Why we love smoothies:
- They are delicious
- They are cold and creamy
- You can hide veggies in them
- They can replace meals
- They are easy to digest
- They can be more nutritious than solid food
- You can hide “superfoods” in them
- They are quick and easy to make (if you know what you’re doing)
- They make great frozen treats for our kids 😀
The simplest smoothies consist of fruit, dairy or nondairy milk or yogurt, and ice. The fewer ingredients you add, the better the chances that it’ll taste yummy.
But the most fantastic OMG wonderful amazing smoothies contain much, much more…and are easier to make when you have a high speed blender. If you have a cheap blender (under $400 😉 then you’ll want to add nut butters instead of nuts, cocao powder rather than nibs, vanilla extract instead of vanilla beans, and chopped fruits and veggies so you don’t overwork your motor or end up with large chunks.
The most important thing to remember when making a smoothie is that your blender needs plenty of liquid to do its job. You can use water, juice, dairy or nondairy milks or yogurts, kefir, coconut water, kombucha, or even coffee or tea as your base liquids. I usually use filtered water, personally, though if I have it on hand, I use kefir, kombucha, or coconut water for their various health benefits. I avoid dairy and sugar, as the former makes me sick and the latter makes me moody.
Here is what I put in my breakfast and snack smoothies, in this order:
- Water (or soy/almond/hemp milk, rarely tea or juice)
- Veggies (a handful of leafy greens, a small handful of sprouts, a few baby carrots, maybe a stalk of celery or a bit of cucumber. I’ve seen recipes that call for tomato, red pepper, squash, radishes, beets, and other veggies, but I usually prefer those veggies roasted or in salads or soups.) Leafy greens are especially high in calcium and iron, and vegetables are great for minerals, fiber, protein, and a few vitamins.
- Fresh fruit (a peeled orange, a kiwi sliced in half, apple, pear, watermelon, or whatever I have on hand that needs to be used up before it goes bad.) Fruit is great for vitamins, fiber, and a few minerals.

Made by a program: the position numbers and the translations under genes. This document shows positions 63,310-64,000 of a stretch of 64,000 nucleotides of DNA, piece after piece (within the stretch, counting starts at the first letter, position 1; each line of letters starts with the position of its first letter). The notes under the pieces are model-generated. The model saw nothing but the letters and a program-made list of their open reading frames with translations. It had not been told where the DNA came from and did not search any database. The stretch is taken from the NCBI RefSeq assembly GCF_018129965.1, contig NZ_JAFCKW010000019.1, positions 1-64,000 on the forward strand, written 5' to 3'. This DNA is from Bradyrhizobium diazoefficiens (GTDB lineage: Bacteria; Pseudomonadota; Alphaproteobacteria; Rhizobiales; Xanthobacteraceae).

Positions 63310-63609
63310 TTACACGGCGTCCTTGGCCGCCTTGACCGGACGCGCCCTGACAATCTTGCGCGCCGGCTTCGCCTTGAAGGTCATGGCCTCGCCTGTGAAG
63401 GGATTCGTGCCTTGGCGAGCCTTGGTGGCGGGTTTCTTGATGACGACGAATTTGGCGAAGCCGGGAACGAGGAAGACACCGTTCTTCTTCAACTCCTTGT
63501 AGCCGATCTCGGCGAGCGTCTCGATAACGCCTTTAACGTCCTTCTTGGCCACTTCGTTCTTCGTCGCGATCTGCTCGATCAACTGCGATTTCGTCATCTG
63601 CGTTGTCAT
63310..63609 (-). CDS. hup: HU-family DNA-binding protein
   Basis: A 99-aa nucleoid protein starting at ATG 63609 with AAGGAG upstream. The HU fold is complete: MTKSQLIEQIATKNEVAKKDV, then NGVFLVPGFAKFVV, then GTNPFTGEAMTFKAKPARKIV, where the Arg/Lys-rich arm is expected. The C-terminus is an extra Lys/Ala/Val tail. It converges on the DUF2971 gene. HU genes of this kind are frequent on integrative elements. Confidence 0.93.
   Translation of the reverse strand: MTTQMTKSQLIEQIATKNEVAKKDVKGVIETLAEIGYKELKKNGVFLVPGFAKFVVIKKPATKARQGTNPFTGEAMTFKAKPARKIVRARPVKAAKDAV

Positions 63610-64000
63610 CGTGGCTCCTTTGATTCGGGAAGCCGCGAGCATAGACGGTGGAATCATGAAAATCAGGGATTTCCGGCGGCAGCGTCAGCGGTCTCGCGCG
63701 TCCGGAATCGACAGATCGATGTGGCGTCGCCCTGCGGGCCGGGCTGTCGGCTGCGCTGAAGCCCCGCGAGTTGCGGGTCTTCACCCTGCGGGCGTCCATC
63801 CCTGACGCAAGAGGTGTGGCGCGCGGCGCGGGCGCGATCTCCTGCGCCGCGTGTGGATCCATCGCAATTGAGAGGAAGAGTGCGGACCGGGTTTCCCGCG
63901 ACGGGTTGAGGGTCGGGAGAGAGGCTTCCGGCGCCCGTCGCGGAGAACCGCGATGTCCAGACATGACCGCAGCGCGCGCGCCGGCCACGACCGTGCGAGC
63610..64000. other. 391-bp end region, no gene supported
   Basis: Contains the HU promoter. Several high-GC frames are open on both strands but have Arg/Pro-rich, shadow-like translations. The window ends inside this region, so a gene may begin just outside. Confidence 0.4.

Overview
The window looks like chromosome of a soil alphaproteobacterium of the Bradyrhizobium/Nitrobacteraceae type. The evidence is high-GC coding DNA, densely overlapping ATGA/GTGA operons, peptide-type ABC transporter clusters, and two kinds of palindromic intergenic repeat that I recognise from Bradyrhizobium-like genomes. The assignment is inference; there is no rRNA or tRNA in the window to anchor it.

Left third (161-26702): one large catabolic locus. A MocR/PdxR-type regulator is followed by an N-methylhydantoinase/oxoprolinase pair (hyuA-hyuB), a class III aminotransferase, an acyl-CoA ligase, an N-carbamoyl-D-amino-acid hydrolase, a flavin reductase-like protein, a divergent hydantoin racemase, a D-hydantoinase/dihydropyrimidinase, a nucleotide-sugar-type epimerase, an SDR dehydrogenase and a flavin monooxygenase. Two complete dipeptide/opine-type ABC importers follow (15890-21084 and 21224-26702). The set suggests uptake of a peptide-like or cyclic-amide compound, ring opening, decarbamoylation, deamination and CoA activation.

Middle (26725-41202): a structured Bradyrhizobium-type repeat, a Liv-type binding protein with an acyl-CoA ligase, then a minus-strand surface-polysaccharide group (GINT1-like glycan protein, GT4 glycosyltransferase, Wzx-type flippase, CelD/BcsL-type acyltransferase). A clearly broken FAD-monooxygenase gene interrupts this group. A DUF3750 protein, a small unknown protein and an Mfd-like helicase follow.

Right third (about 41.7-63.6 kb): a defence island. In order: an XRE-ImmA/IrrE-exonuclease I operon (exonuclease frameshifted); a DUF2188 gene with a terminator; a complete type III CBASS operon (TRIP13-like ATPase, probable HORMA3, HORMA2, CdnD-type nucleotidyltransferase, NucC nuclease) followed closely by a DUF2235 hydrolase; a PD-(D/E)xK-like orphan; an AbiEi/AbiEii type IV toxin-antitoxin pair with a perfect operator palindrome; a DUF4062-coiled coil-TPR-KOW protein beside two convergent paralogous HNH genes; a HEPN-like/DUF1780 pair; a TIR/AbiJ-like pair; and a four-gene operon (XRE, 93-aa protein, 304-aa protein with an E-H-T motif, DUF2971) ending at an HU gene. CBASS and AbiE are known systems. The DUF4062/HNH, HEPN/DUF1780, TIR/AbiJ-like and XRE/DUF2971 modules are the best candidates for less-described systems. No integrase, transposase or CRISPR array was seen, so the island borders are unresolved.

- Frozen fruit (bananas, blueberries, strawberries, cranberries, raspberries, pineapple, mango, peaches, grapes, or whatever I have on hand.) Frozen fruit means I don’t need ice.
- Sweetener (preferably a small handful of dates, which contain vitamins and fiber like all fruits, but sometimes I’ll choose raw local honey, agave syrup, stevia, brown rice syrup, grade b maple syrup, or molasses.)
- A small handful of nuts, such as coconut, avocado, pecans, almonds, cashews, brazil nuts, filberts/hazelnuts, walnuts, pistachios, or macadamia nuts. Nuts are high in minerals and make smoothies creamy, adding healthy fats and protein.
- A couple tablespoons total of assorted superfoods such as bee pollen, raw chocolate, maca powder, chia seeds, flax seeds, hemp seeds, spirulina, fresh ginger or other spices, sprouted quinoa, goji berries, etc. Superfoods tend to have strong flavor (and they tend to be expensive,) so go easy on them!
- Ice, if it needs extra cooling or thickening after I blend the rest
Foods that thicken smoothies, and so should be used lightly and rarely in combination unless you want a pudding, include:
- flax seed
- chia seed
- dates and figs
- dried fruit
And then there are the amazing dessert smoothies of decadent love – using extra sweeteners and a bit of chia seed, flax seed, or banana to make them more smooth. Vanilla and cashews with a sweet orange tastes like those orange cream popsickles I loved as a child. Chocolate, with hazelnuts for a nutella flavor, peanuts or peanut butter for a Reeses’ flavor, coconut and almond butter to taste like almond joy, any of those combinations plus coffee and ice for a perfect cafe blended drink…the possibilities are endless.
I love making chai tea lattes, a vegan egg-less nog with almonds and spices, strawberry kiwi slushes, and vegan ice kreams with avocado to make them rich and creamy.
Crap, now I’m 45 minutes away from my vitamix and hungry…